“The tensions today are a byproduct of the US’s inability to define what the ‘counter-IS mission is,” Gregory Waters, an expert on IS in Syria and non-resident scholar at Middle East Institute, told MEE.
“The US says it’s not in Syria for state-building so it refuses to wade into internal Kurdish-Arab disputes that it doesn’t consider an immediate threat to the anti-IS operation,” he added.
Meanwhile, with the fighting raging in Deir Ezzor, Washington’s foes sense an opportunity.
Hifl Abboud Jadden al-Hifl told MEE that he has urged fighters to reject outreach from Assad and Russia. “I don’t want the Iranians or Russians in Deir Ezzor. The only thing keeping them out is the US flag,” he told MEE.
Kurdish officials accuse the Syrian government and its Iranian allies of fuelling the conflict.
The al-Hifl tribe has ties with Damascus and an Iranian-backed faction of the Baggara tribe, led by Nawaf al-Bashir, has supported the uprising. On Tuesday, al-Aqeedat sources told MEE that Ibrahim al-Hifl, who has been leading the fight, fled to Syrian government-controlled territory.
In an interview with Al Arabiya on Monday, the SDF General Commander Mazloum Abdi said the US-led coalition had provided air support against fighters in support of the SDF.*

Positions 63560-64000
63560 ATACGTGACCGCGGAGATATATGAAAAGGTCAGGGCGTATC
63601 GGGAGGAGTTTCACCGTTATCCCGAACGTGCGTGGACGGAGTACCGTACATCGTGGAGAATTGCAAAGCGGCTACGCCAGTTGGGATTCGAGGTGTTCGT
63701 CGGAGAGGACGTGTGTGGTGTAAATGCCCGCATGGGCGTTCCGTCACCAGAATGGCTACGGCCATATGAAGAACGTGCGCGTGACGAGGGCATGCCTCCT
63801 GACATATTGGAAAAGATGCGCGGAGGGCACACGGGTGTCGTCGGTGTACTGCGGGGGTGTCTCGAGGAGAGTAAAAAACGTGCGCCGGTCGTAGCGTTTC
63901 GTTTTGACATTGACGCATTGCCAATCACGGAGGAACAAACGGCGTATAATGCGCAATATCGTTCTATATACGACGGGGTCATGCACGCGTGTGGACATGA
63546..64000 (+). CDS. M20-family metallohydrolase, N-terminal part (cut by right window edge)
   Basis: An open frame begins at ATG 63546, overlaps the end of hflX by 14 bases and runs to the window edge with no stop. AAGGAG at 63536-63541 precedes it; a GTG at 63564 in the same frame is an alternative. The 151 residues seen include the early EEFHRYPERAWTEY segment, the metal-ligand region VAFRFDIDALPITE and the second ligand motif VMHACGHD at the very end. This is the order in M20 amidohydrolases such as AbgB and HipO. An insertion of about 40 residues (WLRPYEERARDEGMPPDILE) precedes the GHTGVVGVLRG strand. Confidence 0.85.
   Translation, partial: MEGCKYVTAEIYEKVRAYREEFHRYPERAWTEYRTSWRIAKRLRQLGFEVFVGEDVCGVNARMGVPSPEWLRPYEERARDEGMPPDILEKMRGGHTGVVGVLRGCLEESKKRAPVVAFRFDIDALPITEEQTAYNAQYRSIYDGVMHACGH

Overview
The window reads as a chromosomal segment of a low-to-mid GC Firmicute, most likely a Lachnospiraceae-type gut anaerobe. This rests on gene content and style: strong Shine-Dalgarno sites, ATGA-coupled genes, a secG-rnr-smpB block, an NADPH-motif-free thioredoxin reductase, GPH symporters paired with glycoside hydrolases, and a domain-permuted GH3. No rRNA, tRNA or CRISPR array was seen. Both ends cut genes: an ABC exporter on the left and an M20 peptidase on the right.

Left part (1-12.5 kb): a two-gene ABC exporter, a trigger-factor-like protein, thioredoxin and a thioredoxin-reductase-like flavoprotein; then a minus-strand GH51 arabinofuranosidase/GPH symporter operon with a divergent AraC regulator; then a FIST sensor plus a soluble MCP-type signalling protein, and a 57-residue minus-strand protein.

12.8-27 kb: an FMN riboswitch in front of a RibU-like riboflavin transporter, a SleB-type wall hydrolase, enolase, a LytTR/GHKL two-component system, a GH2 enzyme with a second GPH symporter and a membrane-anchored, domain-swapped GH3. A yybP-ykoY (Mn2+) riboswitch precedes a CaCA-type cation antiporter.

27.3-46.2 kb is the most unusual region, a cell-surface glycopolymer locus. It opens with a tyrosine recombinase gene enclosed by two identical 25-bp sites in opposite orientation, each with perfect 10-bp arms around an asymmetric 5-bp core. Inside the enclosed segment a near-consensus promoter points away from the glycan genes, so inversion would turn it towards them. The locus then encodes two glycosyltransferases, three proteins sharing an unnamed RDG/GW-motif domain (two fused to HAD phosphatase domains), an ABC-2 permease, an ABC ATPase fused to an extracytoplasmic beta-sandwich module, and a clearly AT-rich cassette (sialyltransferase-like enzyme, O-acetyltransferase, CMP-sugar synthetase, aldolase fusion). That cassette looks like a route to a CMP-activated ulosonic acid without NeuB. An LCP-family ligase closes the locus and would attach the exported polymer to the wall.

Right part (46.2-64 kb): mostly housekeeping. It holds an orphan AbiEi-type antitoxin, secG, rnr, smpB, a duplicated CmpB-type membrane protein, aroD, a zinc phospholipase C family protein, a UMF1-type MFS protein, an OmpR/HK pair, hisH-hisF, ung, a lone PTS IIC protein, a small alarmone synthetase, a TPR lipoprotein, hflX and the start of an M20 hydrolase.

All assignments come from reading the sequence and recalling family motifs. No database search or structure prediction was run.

Hifl Abboud Jadden al-Hifl told MEE that air strikes against fighters trying to cross the Euphrates from Syrian government-held territory have taken place.
A spokesperson for US Central Command referred MEE to press statements condemning the violence but didn't mention air strikes.
Waters said Assad has been trying unsuccessfully for years to flip Deir Ezzor’s Sunni tribes, but doesn’t have the resources amid an economic crisis. Damascus is struggling to address protests in government-controlled parts of the country.
The tribes lack the SDF’s heavy weaponry, but Ford cautioned the US against banking on an SDF military victory to restore order.
“The SDF taking Deir Ezzor back by force doesn’t end this. The tribal grievances are still there," the former ambassador said.
*An earlier version of this article erroneously said 'air strikes' instead of 'air support'